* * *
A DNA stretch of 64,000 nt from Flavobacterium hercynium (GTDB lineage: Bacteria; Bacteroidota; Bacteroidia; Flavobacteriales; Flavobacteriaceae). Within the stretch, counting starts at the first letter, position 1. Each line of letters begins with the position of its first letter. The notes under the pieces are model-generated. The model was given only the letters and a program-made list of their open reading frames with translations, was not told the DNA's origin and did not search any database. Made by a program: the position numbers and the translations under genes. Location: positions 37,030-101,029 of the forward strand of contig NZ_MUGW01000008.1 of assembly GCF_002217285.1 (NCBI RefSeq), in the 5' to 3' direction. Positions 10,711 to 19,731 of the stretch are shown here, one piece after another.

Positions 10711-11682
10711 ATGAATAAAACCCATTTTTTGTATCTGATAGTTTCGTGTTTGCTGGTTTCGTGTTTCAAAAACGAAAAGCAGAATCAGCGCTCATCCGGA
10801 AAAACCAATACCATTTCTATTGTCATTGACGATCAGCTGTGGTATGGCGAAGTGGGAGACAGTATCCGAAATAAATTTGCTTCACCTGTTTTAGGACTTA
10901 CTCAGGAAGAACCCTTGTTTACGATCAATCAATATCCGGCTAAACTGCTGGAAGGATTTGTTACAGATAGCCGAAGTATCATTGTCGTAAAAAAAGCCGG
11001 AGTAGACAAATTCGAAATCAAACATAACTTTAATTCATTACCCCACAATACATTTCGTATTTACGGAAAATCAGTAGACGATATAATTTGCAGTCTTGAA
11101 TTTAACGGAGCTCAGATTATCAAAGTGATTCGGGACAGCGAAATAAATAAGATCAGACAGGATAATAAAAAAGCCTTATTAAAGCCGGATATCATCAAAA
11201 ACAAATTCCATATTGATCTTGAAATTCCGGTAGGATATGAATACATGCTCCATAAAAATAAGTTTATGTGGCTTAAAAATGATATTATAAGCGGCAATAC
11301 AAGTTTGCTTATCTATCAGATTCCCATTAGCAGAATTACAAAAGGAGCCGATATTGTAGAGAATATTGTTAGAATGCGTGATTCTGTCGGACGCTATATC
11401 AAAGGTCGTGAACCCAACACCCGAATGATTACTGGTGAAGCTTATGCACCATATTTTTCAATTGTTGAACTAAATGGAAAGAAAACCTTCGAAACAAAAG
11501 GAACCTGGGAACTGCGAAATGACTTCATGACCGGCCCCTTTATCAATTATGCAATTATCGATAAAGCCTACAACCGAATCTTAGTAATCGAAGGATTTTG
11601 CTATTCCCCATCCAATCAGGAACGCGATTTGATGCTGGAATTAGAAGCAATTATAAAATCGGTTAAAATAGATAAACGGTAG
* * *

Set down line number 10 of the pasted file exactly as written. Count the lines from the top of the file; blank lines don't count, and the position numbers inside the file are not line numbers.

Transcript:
11401 AAAGGTCGTGAACCCAACACCCGAATGATTACTGGTGAAGCTTATGCACCATATTTTTCAATTGTTGAACTAAATGGAAAGAAAACCTTCGAAACAAAAG